Dementia And Alzheimers Disease Health Essay

There is often misperception and confusion with the terms dementia and Alzheimer's disease, but there is a distinctive difference. Dementia is a symptom that can be caused by many disorders and Alzheimer's disease is the type and cause of dementia. When someone is told they have dementia, it means that they have significant memory problems as well as other cognitive difficulties, and that these problems are severe enough to get in the way of daily living.

Dementia may be caused by any of the followings: high fever, AIDS, dehydration, systemic lupus erythematosus, hydrocephalus, Lyme disease, vitamin deficiencies, long-term drug or alcohol abuse, poor nutrition, hypercalcemia, hypothyroidism, brain tumor and multiple sclerosis. Dementia can also result from a reaction to medication or a head injury that causes bleeding in the brain. Dementia includes deterioration in memory, and intellectual incapability such as inability to generate comprehensible speech and understand written or spoken language; inability to recognize objects; inability to think conceptually, plan, make sound judgments and carry out complex tasks. The deterioration in intellectual abilities must be severe enough to restrict with daily life. Different types of dementia are related with different symptom, patterns and microscopic brain abnormalities.

Alzheimer's disease causes drastic changes in the brain. As healthy brain substance degenerate people suffering from Alzheimer's disease experience a decline in memory and the capability to use their brain to do tasks. Alzheimer's disease is a progressive brain disorder. It destroys brain cells, causing problems with behavior, memory and thinking severe enough to affect work, or social life. Alzheimer's disease is fatal and gets worse over time. Alzheimer's disease is predominantly common in elder people. Because it is the most common cause of dementia, Alzheimer's disease is frequently associated with the general term dementia. Though, there are many other causes of dementia. To be clear, Alzheimer's is a type of dementia and that is the key difference between Alzheimer's and dementia.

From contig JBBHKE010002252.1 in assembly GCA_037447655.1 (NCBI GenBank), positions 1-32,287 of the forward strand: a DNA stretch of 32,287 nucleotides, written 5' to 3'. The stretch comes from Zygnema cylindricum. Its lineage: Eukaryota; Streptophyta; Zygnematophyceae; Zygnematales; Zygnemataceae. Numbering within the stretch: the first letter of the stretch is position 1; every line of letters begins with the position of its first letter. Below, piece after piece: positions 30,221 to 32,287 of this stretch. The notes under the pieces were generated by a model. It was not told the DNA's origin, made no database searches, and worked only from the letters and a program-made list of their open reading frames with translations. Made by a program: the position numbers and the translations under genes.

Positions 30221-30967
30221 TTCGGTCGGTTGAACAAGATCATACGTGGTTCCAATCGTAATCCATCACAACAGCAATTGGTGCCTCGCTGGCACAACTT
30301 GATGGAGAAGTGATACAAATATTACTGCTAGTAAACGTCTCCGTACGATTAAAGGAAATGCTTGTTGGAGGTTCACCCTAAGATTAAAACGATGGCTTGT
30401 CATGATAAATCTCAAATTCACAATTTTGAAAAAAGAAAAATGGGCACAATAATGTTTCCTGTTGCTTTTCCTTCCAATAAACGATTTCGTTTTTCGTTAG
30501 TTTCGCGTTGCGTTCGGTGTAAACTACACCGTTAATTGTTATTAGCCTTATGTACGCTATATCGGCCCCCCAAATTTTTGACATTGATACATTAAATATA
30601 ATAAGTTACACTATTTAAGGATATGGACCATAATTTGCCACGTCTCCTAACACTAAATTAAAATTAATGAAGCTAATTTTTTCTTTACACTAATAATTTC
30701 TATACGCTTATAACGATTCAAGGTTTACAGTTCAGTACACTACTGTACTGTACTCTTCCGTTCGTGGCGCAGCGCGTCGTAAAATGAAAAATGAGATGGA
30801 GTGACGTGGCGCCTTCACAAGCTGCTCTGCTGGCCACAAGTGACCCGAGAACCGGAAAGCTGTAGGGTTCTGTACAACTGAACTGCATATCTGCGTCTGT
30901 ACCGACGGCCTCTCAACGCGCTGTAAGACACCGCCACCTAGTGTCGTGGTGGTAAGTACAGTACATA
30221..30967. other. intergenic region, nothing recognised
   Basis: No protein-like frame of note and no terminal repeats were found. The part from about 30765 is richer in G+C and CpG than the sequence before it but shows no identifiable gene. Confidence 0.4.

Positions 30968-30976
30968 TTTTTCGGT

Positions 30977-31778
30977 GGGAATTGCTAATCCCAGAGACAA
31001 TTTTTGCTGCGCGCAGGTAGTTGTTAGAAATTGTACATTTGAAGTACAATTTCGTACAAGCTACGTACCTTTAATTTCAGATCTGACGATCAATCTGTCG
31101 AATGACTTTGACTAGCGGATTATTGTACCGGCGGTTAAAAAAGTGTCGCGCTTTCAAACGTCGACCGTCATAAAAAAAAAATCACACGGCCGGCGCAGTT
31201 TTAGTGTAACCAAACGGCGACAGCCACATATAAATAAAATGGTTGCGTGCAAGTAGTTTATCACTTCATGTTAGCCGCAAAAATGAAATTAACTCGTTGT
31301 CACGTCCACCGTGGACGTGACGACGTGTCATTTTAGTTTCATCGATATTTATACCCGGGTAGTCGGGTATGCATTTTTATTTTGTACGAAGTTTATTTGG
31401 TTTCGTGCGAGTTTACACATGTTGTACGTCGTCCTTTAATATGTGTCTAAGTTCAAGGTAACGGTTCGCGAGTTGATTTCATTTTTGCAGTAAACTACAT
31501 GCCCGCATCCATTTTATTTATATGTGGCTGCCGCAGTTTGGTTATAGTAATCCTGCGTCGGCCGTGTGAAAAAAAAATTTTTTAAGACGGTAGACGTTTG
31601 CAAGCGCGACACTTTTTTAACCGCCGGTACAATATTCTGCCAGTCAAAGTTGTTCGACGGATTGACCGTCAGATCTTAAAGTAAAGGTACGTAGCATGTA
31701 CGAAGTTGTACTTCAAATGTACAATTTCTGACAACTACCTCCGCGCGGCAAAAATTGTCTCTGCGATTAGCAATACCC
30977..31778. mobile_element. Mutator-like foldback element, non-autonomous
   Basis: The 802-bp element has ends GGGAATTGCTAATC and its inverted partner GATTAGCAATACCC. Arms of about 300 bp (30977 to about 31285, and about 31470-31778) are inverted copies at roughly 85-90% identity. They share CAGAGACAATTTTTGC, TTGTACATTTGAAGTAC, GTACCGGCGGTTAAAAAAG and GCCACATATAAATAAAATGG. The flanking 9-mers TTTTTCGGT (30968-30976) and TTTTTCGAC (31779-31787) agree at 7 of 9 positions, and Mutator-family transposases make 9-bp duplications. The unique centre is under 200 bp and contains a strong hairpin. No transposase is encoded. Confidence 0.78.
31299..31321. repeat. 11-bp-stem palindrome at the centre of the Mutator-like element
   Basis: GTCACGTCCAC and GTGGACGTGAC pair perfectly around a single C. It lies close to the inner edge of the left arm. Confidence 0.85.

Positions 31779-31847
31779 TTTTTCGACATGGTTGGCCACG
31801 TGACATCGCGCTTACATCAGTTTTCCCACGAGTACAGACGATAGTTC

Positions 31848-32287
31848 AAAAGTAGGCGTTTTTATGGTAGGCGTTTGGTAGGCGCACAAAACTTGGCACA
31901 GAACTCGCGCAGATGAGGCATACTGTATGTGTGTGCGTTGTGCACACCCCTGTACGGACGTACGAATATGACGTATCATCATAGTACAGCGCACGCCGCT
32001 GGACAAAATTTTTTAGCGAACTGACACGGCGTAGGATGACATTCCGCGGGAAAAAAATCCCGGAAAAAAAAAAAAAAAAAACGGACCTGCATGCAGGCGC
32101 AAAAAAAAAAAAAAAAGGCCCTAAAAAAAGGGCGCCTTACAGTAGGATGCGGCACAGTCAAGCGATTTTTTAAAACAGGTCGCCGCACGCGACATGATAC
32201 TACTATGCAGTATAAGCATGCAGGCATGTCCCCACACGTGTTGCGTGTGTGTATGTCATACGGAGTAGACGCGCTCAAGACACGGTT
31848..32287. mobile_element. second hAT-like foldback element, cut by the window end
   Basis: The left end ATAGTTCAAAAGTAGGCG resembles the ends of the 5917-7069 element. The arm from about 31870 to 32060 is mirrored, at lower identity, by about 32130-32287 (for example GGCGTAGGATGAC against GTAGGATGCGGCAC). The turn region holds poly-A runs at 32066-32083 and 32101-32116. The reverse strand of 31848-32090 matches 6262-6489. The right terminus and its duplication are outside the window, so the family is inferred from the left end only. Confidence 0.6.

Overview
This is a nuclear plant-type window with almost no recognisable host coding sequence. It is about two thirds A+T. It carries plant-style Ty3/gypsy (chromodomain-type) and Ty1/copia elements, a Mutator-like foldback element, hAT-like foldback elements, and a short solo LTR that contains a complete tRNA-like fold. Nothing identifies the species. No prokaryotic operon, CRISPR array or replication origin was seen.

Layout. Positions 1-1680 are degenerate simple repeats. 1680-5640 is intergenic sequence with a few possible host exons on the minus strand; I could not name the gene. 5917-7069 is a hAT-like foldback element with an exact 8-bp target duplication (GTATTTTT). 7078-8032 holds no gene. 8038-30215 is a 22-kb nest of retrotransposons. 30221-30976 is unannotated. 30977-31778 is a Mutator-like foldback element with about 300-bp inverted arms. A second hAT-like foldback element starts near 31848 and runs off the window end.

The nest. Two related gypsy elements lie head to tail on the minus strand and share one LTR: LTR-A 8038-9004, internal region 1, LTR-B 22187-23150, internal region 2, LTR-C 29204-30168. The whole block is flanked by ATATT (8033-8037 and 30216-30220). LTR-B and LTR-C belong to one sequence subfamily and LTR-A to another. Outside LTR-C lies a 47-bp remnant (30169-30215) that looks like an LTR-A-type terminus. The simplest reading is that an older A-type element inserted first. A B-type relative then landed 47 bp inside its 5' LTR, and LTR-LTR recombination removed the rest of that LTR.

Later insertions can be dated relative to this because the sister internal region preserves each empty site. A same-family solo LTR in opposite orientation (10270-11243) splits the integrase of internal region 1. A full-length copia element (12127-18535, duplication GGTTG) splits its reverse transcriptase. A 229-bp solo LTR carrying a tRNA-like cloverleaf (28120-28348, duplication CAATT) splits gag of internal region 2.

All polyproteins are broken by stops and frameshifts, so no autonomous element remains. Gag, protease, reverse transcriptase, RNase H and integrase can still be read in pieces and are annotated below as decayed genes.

Even though Alzheimer's disease is responsible for 60-70 percent cases of dementia, other conditions that cause dementia include: Parkinson's disease, Vascular dementia, Frontotemporal dementia and dementia with Lewy Bodies. In the early phases of a disease, there may be some differences between the diseases. For instance, in dementia with Lewy Bodies early symptoms may not be forgetfulness, but recurrent visual hallucinations, lowered attention span and variability between phases of lucidity followed by phases of confusion. Nevertheless, as the specific disease progresses, more portions of the brain become affected, and the differences between one cause of dementia to another becomes vague and delicate.

Physicians at times prefer the word "dementia", perchance because Alzheimer's has become a heavy and complicated word. "Dementia" someway sounds less terrifying to many people, and now even the specialists have started using this word. Differentiating between other types of dementia and Alzheimer's disease is not easy and direct as defining these terms. In reality, people and their disordered behaviors are more complicated than the simple definitions of the disorders. Remember, the chief difference among dementia and Alzheimer's is that Alzheimer's is a definite disease and dementia is an indication of Alzheimer's.

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What Causes Dementia?

In a healthy brain, bulk and speed may deteriorate in adulthood, but the brain continues to form vital functions throughout the life. However, when the brain connections are lost due to inflammation, injury or disease, brain cells ultimately die and dementia may possibly result. Understanding cause of the dementia is the first step. In the preceding twenty years, scientists have explained the origins of dementia. Genetics might increase the risks, but scientists believe that a combination of hereditary, lifestyle and environmental factors are the most likely causes. Dementia has several different causes, some of which are hard to tell apart. Causes of dementia may be divided into reversible and irreversible dementias. Some of the conditions that cause dementia may be reversible, even though unluckily most types of dementia do not recover with medical treatment. So, it is very important to assess dementia symptoms carefully, so as not to miss possibly treatable conditions.